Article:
How businesses can create a successful niche even in a mature market

Here, Dr Paul Langley and Professor Alison Rieple discuss how businesses can use disintermediation to come up with something new.

Digitisation is transforming the world around us in myriad ways. 3D printing, big data, blockchain, Bitcoin, the sharing economy, mobile connectivity, social media, cloud services, the internet of things, artificial intelligence, and automation are all coming to a town near you – and very soon. These are threats for many organisations, but they also create opportunities for those that can be nimble and digitally savvy.

Disintermediation (the reduction in the use of intermediaries) and the sharing economy are areas where small businesses are able to gain a competitive position quickly. They reduce the need for physical assets that historically might have disadvantaged small firms or start-ups. Digitisation has allowed some very innovative, and in some cases rather counter-intuitive, business models to emerge, based on completely different economic principles from traditional businesses.

All these disruptive business models were created by start-ups. As Tom Goodwin, senior vice president of strategy and innovation at Havas Media said: ‘Uber, the world’s largest taxi company, owns no vehicles; and Airbnb, the world’s largest accommodation provider, owns no real estate.’ These organisations all depend on being able to bring together unexploited resources to meet consumers’ needs, most of which were previously unmet and maybe also unrecognised. Instead of owning the asset and renting it out, profits are made from advertising, commission from the consumer or asset owner. Profits also go to the asset holder themselves, who gain income from an underused resource that is broadcast to a wide network of potential consumers.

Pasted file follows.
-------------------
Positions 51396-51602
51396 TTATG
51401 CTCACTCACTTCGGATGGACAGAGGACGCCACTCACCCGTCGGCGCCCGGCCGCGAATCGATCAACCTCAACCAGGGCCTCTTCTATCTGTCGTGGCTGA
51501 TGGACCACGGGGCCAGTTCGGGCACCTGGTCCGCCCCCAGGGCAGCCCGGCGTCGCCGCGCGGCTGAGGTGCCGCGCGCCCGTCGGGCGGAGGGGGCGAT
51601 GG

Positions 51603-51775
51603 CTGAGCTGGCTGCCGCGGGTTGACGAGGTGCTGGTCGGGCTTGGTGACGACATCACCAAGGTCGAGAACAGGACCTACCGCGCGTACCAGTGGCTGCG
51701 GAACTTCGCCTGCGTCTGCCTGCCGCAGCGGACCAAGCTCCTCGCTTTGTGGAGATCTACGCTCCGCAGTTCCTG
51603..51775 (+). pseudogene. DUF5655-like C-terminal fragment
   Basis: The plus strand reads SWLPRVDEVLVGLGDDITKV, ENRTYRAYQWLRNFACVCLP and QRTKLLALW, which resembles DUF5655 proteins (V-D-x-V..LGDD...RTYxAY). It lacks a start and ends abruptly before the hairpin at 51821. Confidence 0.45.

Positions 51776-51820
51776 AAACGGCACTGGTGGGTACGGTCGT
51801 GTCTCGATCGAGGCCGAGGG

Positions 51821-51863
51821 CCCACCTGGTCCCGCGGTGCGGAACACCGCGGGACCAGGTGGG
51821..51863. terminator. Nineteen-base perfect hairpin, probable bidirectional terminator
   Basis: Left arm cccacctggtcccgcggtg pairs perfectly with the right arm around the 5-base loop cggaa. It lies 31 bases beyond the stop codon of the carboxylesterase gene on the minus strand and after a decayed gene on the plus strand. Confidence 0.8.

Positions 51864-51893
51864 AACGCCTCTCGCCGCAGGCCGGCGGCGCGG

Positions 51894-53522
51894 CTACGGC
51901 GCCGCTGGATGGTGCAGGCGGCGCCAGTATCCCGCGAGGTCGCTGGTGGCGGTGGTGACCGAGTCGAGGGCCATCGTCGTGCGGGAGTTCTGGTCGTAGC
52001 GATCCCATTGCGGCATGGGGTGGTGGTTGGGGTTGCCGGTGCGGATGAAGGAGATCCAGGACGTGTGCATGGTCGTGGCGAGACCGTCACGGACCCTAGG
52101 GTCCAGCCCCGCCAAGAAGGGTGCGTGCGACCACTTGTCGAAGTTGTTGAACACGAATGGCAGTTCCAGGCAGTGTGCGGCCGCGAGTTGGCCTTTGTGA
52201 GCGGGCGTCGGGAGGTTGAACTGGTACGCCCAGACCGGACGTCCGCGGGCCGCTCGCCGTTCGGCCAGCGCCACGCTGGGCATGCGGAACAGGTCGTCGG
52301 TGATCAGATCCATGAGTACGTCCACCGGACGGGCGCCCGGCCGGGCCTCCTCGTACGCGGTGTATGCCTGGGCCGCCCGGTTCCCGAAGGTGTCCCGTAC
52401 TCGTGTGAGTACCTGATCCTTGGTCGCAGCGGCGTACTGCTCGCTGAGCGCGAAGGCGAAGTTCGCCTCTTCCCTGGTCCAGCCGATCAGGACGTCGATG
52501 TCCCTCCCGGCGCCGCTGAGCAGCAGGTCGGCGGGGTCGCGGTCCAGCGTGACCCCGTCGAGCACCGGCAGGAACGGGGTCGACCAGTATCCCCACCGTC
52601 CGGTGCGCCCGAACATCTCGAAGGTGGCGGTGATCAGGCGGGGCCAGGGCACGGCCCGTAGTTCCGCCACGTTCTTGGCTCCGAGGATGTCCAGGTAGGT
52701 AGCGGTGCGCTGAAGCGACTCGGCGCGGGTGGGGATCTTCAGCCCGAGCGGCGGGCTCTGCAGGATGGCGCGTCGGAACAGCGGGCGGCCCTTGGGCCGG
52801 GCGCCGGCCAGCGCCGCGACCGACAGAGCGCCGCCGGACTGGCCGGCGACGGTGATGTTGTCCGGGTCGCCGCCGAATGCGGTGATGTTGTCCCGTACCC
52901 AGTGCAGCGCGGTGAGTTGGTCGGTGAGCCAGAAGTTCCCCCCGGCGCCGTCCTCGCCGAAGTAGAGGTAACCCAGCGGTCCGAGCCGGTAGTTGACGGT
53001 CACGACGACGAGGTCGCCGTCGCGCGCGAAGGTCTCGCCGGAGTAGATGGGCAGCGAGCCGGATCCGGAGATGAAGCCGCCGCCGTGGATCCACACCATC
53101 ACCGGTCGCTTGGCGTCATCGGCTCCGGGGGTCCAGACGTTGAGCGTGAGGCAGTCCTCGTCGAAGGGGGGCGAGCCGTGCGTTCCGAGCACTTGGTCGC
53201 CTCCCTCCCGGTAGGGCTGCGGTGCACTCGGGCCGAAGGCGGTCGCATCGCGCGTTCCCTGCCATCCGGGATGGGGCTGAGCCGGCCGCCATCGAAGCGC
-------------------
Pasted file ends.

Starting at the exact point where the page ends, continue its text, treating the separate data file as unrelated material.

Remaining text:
Although not based on the sharing economy, retailers such as Chinese multinational Alibaba (a start-up in 1999) also use digital technologies to bridge buyers and sellers. Alibaba is the world’s most valuable retailer, yet it has no inventory. Because these organisations act as the sole link between supplier and consumer, and remove other intermediaries such as stores, they can reduce costs for makers and buyers alike. Other examples closer to home include ASOS and Net-A-Porter.

Learning by example

The business models developed by Uber, Airbnb and Alibaba are not new today, but their principles still provide plenty of opportunities for small businesses. Skills in curating, presenting items in a way that will make consumers want to stop and browse online, and then follow the path to a service experience that they trust and respect, can be developed by small organisations as well as large ones.